Thursday, March 5, 2009

Multitasking



Human beings cannot multitask. Our brains can’t do it. After we think of one thing, we move on to the next. Only after one thought can we move on to another.
We can shift from one task and move to another in a rapid succession, but we cannot do two. If we do it rapidly enough, we think we are doing two but we are not. It’s like playing tennis with two or three balls. We can’t be in two or three places at once.
A person may be able to think of a hundred things that can be done at the same time, for instance; writing an e-mail and listening to music, driving and talking or texting on the phone. In some cases we are using different cognitive functions, but we still switch between tasks, taking are minds off one thing to do another. That’s why studies show that driving and talking on the phone is the same as being sleepy at the wheel or even intoxicated. In this case we can’t swap our thoughts fast enough, so are reactions are slower, taking more time.
We switch between tasks, not doing two errands at once. Try playing two video games, or doing two mathematical problems at the same time; thinking movements, strategy or anything, exactly at the instant you think of the other. We can’t do it, we replace one undertaking with another.
Another thing, when we switch tasks, we lose time. For instance, it takes me about 15minutes to shovel my driveway, and about 15 minutes to sweep my garage, so if I were to shovel the driveway then sweep the garage it would take me 30 minutes, right? If I were to jump between the two every 5 minutes it would actually take longer to do both chores. I would have to stop one to do the other. The halting is where we would lose time.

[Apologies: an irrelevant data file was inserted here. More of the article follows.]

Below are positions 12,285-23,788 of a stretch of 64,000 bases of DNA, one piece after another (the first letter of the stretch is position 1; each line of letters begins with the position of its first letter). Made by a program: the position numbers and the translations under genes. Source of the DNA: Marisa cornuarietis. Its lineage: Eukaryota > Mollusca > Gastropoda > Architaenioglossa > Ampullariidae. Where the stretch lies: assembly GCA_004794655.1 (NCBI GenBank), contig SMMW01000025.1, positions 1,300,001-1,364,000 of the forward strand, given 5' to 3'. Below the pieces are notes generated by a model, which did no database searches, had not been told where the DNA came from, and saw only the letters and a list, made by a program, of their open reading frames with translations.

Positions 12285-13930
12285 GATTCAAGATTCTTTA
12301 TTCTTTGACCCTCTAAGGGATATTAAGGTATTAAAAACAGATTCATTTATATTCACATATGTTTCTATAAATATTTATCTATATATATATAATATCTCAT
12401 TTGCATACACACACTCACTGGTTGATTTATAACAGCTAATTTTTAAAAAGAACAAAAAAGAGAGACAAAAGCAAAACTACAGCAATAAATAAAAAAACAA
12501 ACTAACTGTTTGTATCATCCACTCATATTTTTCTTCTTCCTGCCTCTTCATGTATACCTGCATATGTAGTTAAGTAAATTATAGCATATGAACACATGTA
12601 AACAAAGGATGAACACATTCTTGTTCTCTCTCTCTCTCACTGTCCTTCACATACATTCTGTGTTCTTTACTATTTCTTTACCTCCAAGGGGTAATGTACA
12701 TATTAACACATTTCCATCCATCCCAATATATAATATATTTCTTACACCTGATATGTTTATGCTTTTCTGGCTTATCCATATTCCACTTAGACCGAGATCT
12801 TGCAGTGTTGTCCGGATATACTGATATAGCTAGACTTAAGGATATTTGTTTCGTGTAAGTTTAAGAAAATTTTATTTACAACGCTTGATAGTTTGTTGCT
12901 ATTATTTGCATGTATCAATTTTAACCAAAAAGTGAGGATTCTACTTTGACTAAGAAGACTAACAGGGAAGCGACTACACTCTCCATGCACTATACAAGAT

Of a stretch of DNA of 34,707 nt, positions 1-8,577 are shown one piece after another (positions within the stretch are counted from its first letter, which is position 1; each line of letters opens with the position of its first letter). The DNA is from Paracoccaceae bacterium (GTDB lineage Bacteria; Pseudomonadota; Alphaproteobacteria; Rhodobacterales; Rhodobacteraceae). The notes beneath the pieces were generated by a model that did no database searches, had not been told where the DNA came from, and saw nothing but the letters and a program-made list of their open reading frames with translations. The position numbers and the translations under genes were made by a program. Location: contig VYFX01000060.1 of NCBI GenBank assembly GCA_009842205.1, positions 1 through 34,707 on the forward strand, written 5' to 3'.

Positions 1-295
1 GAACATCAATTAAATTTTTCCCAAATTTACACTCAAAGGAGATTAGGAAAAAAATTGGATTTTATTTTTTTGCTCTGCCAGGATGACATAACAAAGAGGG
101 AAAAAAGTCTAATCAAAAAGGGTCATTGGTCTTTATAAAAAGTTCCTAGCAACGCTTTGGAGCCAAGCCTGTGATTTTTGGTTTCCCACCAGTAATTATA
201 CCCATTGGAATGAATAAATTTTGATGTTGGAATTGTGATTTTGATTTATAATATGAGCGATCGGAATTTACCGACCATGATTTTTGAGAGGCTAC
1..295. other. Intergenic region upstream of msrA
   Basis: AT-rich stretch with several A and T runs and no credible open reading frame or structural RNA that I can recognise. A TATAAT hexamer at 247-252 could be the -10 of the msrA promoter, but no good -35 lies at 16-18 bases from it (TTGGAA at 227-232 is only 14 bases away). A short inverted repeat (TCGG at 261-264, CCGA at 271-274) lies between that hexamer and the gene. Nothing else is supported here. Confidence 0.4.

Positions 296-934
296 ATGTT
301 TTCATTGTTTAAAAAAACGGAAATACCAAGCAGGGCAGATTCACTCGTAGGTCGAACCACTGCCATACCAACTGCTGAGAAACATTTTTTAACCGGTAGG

Now while taking that into consideration, doing tasks that would take considerable less time would still cost us time. It maybe just a few seconds, but it adds up. Losing time and not being productive.
Now that I’ve made the argument, I was wrenching my brain, thinking of something I could do exactly at the same time as the other. An example I came up with was, I put down the toilet seat lid at the same time I shut off the light. I did have to think of one task first before the other, but I did perform the action simultaneously. The behavior was so easy, unskilled that I put them together as one action. So in response to the “humans cannot multitask” statement, the only way to do more than one task at a time, is to put two lesser, insignificant tasks together, task that don’t have a lot of skill, something we don’t have to think about. Then maybe we can say we are multitasking.
So let me say it this way. Prioritize the task, do it, then move to the next project. We’ll notice that our stress levels will be considerably depleted.
What is you argument?

3 comments:

Mellissa said...

I totally agree..Another form of multitasking can be exercise while cleaning up...just vacuum really really fast.

larsen0966 said...

I think the topic is interesting. I read an article on a study done at Harvard. The article was called, "multitasking makes your stupid." If I can find it, I will send it to you.

DeAnn said...

Another great thought by Somersby Sentinel!! You are TOTALLY awesome!